QPT appoints another GaN expert
GaN Systems' Tony Astley, joins QPT as a business advisor
QPT is growing its team of advisers with the addition of another GaN expert, Tony Astley, who joins the company as a business advisor from GaN Systems. Astley was director of EMEA sales for nine years and prior to that he was at Texas Instruments in several senior sales roles for twenty-nine years.
Rob Gwynne, founder and CEO of QPT, said: “We have created a breakthrough technology that solves a massive problem in power electronics by enabling GaN to be run at high switching speeds to deliver its promised power savings without the problems of RF and overheating that currently limit it to speeds of 100KHz. These challenges mean that SiC is often viewed as the preferred choice for future high-speed, high-power applications. “Our technology changes that future to one based on GaN and Tony's extensive sales contacts and experience will help us rapidly get the story out there.”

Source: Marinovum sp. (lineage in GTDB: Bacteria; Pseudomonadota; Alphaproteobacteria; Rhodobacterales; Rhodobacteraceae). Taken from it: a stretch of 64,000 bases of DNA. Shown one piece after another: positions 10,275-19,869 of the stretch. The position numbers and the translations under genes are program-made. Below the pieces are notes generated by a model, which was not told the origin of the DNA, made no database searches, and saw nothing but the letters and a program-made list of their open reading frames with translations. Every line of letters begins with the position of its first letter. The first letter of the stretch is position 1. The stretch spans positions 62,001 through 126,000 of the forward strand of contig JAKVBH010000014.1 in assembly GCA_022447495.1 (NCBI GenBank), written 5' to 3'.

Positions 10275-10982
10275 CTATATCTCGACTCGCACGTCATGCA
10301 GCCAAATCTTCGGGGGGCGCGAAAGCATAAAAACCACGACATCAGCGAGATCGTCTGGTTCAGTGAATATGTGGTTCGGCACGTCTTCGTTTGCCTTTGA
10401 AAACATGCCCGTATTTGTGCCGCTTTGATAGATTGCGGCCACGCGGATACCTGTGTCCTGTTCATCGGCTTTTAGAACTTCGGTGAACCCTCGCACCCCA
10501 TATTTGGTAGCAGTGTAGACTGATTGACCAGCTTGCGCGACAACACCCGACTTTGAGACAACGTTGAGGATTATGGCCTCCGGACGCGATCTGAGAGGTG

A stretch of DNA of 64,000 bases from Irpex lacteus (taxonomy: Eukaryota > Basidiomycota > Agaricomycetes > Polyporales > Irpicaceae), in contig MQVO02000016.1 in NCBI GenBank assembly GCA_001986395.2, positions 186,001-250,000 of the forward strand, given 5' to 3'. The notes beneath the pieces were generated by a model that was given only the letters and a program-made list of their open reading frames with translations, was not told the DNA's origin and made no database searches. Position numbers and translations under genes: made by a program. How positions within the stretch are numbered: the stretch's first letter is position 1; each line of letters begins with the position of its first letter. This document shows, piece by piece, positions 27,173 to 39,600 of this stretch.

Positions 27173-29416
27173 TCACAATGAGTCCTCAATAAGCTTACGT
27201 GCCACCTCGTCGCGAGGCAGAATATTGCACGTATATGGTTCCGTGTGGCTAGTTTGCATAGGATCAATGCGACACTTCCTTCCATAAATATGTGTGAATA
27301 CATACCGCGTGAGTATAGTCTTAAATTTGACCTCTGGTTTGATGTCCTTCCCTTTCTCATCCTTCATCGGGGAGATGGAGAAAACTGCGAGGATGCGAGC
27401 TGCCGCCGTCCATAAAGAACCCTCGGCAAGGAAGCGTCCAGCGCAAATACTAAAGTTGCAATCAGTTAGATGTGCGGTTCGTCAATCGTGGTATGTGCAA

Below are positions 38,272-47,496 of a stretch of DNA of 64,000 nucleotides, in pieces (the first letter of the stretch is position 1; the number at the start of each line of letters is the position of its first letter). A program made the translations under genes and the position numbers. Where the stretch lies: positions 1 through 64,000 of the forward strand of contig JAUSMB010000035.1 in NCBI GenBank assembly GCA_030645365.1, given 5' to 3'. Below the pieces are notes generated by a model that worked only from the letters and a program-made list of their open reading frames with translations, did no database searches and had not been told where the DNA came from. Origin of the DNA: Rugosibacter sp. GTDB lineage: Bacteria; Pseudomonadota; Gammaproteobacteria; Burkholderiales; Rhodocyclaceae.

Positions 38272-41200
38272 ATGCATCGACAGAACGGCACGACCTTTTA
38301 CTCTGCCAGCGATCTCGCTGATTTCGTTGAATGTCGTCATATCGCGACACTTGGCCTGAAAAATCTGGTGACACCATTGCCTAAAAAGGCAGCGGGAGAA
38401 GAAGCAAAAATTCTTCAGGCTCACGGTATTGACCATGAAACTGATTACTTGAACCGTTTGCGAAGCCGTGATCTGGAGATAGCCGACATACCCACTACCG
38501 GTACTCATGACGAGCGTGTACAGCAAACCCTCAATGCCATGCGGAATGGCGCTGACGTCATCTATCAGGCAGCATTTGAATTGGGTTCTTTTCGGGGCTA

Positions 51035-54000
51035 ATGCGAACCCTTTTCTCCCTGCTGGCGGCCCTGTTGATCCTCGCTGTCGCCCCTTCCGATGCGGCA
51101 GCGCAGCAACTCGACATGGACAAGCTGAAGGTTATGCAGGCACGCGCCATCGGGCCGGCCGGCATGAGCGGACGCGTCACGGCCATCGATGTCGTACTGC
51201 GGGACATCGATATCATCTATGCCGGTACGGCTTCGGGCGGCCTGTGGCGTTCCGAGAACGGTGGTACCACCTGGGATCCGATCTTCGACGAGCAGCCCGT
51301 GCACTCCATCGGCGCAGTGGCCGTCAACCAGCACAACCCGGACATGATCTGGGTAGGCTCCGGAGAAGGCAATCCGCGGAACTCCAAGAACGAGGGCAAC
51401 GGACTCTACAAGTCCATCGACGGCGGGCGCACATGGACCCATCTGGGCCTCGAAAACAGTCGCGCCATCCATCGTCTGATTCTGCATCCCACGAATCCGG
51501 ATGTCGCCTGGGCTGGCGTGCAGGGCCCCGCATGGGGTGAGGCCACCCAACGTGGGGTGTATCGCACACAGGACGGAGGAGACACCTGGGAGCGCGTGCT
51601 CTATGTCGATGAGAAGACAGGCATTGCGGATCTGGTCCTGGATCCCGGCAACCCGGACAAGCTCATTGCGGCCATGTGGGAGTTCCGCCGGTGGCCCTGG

Astley commented: “Sometimes a technology comes along that requires us to rethink what is possible. QPT's revolutionary approach to power conversion, unleashes the full potential of GaN and opens up vast new markets for which there is no current solution. Having worked with GaN for nine years, I understand the market needs and I also know that much of the market does not currently realise the amazing benefits that this unleashed GaN could bring to their applications. QPT's next generation GaN solution is an elegant and revolutionary way for customers to quickly and easily obtain the absolute maximum benefits of this remarkable technology.”
QPT's qGaN module solution enables GaN transistors to be run at their full potential of up to 20 MHz with nanosecond switching to deliver better operational precision. The company says its technology in a Variable Frequency Drive (VFD) enables motors to be driven at up to 99.7 percent efficiency at peak load with hardly any decrease in efficiency at lower loads. This is a challenge for conventional designs today, where the efficiency can drop off rapidly at lower loads. Application areas include heat pumps, industrial motors, HVAC systems and Electric Vehicles.